Caddy signals arrival as goal-line back

Inside the 10 hadn't been Carnell Williams' home in the NFL — until last Sunday against New Orleans, when he touched the ball four of seven times inside the 10. The result? Two TDs for Williams and the arrival of his new role as a short-yardage back.

Seven plays announced Carnell Williams' use as a goal-line back last Sunday.

The Tampa Bay Buccaneers faced goal-to-go situations seven times against the New Orleans Saints, and five of those opportunities went to Williams, the third-year back that, while fairly productive in his two-year career, had never consistently been used as a goal-to-go ball carrier.

Mike Alstott handled the goal-to-go carries for this offense the past two seasons. But with the fullback out for the season, the role fell to Williams.

"Once Mike went down I knew I was going to be the guy," Williams said on Wednesday.

Williams proved his mettle as a goal-to-go back against the Saints, scoring two touchdowns and providing positive yardage on four of those carries. The results left Bucs head coach Jon Gruden pleased with at least that facet of the run game.

"I think there was a question in some eyes that he could be a good goal line runner," Gruden said. "I think he proved he could be good. In fact he can be outstanding."

The first score, in the first quarter, came after Williams attempted to jump over the pile at the 1-yard line. Instead, the Saints defense pushed through the offensive line and stood Williams up.

On the next play the Bucs ran practically the same formation, only this time Williams ran left after the handoff, bounced off an arm tackle and scored.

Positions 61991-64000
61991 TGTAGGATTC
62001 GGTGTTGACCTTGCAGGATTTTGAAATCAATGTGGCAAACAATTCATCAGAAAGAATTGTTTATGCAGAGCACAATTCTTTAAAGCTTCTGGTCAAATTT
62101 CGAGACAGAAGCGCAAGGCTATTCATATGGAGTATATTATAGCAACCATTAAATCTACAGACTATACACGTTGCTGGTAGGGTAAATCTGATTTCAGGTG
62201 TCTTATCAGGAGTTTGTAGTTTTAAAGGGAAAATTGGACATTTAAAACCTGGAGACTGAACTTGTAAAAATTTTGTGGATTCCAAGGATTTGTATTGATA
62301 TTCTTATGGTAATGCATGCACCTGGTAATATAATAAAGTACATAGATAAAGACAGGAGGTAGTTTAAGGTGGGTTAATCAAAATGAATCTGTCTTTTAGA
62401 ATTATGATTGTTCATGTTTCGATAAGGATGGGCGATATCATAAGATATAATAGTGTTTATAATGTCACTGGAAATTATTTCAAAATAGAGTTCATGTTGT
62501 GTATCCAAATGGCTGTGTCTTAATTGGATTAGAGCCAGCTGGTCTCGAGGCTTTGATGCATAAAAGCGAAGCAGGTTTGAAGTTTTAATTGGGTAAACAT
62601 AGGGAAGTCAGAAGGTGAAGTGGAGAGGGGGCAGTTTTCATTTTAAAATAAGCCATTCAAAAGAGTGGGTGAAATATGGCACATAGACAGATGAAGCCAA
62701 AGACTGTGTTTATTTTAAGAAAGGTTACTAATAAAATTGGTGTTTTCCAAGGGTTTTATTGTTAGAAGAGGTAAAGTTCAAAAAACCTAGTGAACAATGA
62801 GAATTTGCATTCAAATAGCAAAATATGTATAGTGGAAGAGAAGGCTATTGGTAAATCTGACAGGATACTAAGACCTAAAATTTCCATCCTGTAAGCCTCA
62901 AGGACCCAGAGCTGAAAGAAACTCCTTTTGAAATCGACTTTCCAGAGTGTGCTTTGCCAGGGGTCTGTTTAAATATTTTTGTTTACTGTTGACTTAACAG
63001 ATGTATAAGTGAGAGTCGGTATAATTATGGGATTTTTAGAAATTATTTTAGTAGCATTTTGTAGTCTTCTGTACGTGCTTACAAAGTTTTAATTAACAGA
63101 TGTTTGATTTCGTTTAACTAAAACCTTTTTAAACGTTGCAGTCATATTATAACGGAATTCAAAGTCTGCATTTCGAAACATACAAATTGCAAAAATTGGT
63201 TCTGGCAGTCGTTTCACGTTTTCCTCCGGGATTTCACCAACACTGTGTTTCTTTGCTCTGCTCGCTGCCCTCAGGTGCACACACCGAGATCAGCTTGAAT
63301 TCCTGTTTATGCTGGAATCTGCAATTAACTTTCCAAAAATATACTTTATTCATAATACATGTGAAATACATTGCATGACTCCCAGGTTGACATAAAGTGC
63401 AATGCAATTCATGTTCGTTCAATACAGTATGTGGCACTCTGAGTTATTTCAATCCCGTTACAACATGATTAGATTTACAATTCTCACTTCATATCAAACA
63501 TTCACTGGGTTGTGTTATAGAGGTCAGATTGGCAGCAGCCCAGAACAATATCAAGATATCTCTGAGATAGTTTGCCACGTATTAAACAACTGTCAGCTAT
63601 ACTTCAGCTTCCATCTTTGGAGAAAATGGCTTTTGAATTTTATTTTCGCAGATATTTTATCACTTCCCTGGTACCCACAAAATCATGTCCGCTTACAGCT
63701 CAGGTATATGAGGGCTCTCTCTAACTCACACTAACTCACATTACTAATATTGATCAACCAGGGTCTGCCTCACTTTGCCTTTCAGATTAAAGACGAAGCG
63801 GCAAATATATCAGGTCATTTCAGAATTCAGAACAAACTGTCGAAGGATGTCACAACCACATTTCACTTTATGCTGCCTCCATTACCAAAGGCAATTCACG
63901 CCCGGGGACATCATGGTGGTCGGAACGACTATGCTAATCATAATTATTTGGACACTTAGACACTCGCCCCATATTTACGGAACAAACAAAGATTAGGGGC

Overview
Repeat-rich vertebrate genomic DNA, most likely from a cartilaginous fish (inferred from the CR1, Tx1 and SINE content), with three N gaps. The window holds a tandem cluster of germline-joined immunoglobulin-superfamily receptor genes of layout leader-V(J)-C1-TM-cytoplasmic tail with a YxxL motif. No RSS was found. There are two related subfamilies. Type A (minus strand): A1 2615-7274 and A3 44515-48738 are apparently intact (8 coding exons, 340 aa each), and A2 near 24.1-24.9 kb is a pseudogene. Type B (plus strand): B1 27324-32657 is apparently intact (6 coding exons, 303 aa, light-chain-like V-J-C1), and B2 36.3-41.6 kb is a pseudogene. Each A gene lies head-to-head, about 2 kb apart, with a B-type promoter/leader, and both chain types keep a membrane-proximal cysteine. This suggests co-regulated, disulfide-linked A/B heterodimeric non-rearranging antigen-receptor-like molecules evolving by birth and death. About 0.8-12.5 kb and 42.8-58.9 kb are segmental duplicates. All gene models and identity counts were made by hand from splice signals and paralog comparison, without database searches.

At the time, it had been 207 rushes without a touchdown for Williams, the second-longest drought in the NFL.

"I didn't know how it felt," Williams said of the score. "I had one last year the second game of the season. So it had been a long time since me and my buddy the end zone communicated."

The second score came in the third quarter, and it came with the Bucs offensive line pounding away at a vulnerable Saints defense.

Starting at the New Orleans 9, Williams carried the ball three straight times — a 7-yard gain off left guard Arron Sears, a 1-yard gain off right guard Davin Joseph and a 1-yard touchdown run behind left tackle Luke Petitgout.

"The guys up front did an incredible job," Williams said. "The one I scored inside it was body on body, and that one guy in the hole was my guy, so I dealt with him."

While Williams has never been asked to run the ball inside the 10 during his NFL career, he said he did so consistently during his days at Auburn University. In fact, Williams said, he was their No. 1 option.

"That's something at Auburn that I prided myself on doing," Williams said. "They used me as the goal-line back and I was really good at it. I had a knack for the end zone. For me to get those carries (on Sunday) was big."

The next step, it would appear, would be for Williams to improve statistically. Through two games Williams has 36 carries for 121 yards, an average of 3.4 yards per carry. The running game is only averaging 3.2 yards per carry, and the Bucs are ranked just 25th in the NFL in rushing.

"We're still looking for a big gain in the running game and until we do, our statistics won't look very good," Gruden said.

Matthew Postins covers the Buccaneers for and the Charlotte Sun-Herald in Port Charlotte, Fla. He is a member of the Pro Football Writers Association and has won national awards for his Buccaneers coverage from the PFWA, the National Newspaper Association and the Associated Press Sports Editors. He is also a contributor to the Scot Brantley Show from 4-7 p.m. weekdays on WHBO 1490-AM in Tampa-Clearwater.

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